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TELEVISION REVIEW : The audience won't be held captive

November 14, 2009|ROBERT LLOYD | TELEVISION CRITIC

For its third original dramatic series, AMC has chosen to reimagine -- as a six-episode miniseries that will run in a clump from Sunday to Tuesday -- Patrick McGoohan's 1967 British spy-fi show "The Prisoner." (It first aired here in 1968.) If the network, here co-producing with the U.K.'s Granada and ITV, was out to prove itself unafraid to mount another show as slow as "Mad Men," it has succeeded, with the difference that "Mad Men" is never boring.

In the original, a cult classic so revered that remaking it would seem the very definition of imprudent, McGoohan played a secret agent who resigned his job and awoke in a fanciful metaphor for the English class system called the Village, where the originalhe has been given a number, Six, for a name. Each week a new Number Two unsuccessfully tried to pry from McGoohan's Number Six the reason for his resignation, and most weeks Number Six tried unsuccessfully to escape or destroy the Village. Broadly speaking, it was a paean to the individual and the idea that even when resistance is futile, resisting is not.

"I will not be pushed, filed, stamped, indexed, briefed, debriefed or numbered," said McGoohan's Number Six. "My life is my own."

The new Number Six -- just "Six," here -- is played by James Caviezel, who was Jesus for Mel Gibson. He is not a spy but a person whose job involves surveillance, and having resigned that job he, too, awakens in a strange place, the middle of the desert, where he meets a dying man dressed in McGoohan's old jacket. Eventually he makes his way to the Village, a kind of dusty imitation of a small town, where people live behind picket fences, all the cars are old-fashioned, psychoanalysis is still called "the talking cure" and most everyone loves their leader, Two (Ian McKellen).

But just why Six is there, and why he can't leave -- though the story keeps us rocketing between the Village and New York in simultaneously developing parallel threads -- or why anyone, on either side of the screen, should be particularly interested in his fate, is never made clear nor compelling. Neither as written nor as played does the character ever seem solid enough to root for or worry over.

Where the original series was a kind of science-fiction twist on the spy story, the new one is all about the sci-fi -- "The Matrix," "Life on Mars," "The Truman Show" and "Fringe" have gone to similar places. It serves up a handful of old tropes in a broth of mystification salted with references to the original series: a penny farthing bicycle, a lava lamp, the scene where Six goes to buy a map at the Village shop to find that, whatever their size, all maps are local; the official Village farewell ("Be seeing you") and the odd replayed concept, among them, as when Six meets his doppelganger in the episode called "Schizoid."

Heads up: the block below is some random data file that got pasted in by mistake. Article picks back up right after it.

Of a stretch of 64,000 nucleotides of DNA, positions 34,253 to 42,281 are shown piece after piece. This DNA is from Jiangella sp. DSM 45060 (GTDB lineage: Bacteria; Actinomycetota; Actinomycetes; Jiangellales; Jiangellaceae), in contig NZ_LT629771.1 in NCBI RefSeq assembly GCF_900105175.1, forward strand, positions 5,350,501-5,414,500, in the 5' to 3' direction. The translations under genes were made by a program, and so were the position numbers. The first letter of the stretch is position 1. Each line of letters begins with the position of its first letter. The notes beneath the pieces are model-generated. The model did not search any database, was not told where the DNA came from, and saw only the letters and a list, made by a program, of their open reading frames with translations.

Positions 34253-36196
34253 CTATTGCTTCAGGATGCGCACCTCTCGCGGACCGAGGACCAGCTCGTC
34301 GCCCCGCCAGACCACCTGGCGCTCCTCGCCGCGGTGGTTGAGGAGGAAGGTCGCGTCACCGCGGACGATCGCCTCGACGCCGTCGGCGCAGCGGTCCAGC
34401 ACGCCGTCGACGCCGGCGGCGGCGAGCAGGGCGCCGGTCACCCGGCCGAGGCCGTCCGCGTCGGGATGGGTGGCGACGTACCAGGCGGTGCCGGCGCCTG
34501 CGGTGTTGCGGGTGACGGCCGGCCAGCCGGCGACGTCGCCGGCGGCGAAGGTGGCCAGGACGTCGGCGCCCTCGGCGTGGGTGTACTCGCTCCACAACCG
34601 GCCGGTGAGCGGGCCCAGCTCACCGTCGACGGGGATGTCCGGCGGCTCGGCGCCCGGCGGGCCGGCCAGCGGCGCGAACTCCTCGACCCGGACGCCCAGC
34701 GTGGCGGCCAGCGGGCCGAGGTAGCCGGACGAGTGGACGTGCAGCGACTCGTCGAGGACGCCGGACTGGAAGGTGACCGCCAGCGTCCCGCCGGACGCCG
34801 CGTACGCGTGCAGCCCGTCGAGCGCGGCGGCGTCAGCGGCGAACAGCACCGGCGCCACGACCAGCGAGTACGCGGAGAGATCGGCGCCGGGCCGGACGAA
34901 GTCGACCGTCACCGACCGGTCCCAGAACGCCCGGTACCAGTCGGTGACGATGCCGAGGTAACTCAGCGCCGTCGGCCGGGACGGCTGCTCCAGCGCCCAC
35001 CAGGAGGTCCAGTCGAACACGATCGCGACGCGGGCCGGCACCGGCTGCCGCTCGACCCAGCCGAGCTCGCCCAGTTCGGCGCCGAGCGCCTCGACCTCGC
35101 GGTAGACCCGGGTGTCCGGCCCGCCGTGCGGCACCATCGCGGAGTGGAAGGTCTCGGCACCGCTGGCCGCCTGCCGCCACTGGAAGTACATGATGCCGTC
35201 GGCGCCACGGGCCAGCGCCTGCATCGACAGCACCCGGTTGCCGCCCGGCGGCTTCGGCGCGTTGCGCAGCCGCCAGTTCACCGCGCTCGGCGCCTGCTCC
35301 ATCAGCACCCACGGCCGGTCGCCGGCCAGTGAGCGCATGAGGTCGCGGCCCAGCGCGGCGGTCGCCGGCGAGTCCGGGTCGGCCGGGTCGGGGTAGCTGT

It's a handsomely mounted, if visually overheated, production, and McKellen, who has applied his classical training to the likes of Gandalf and Magneto, is pretty consistently entertaining. This "Prisoner" is as much about Two as it is about Six and that the actor seems to be enjoying himself makes his scenes pleasant to watch even when they don't add up to much; there is a music to his readings even when the lines are obscure.

The characters, do not converse so much as trade gnomic utterances and dorm-room insights within a fairly constant ambience of anxious confusion. This does make a kind of sense -- if only a retrospective and poetical sense -- in light of eventual revelations, as do various bits of otherwise unexplainable absurdity. But the payoff is weak, and more than a bit daffy.

Little here resonates with this world.

Just why we're here, and what here is, is held back almost until the end -- although a single shot halfway through pretty much gives away the "what" if not the "how" or "why" of it -- and not particularly coherent even then. The only substantive questions the show raises, whether it is better to be let alone than compelled to join the group -- whether unhappy freedom is better than contented bondage -- also come very late in the game. The answer, which would not have been McGoohan's, seems to be "Possibly not."

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robert.lloyd@latimes.com

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'The Prisoner'

Where: AMC

When: 8 p.m. Sunday, Monday and Tuesday

Rating: TV-14 (may be unsuitable for children under the age of 14)

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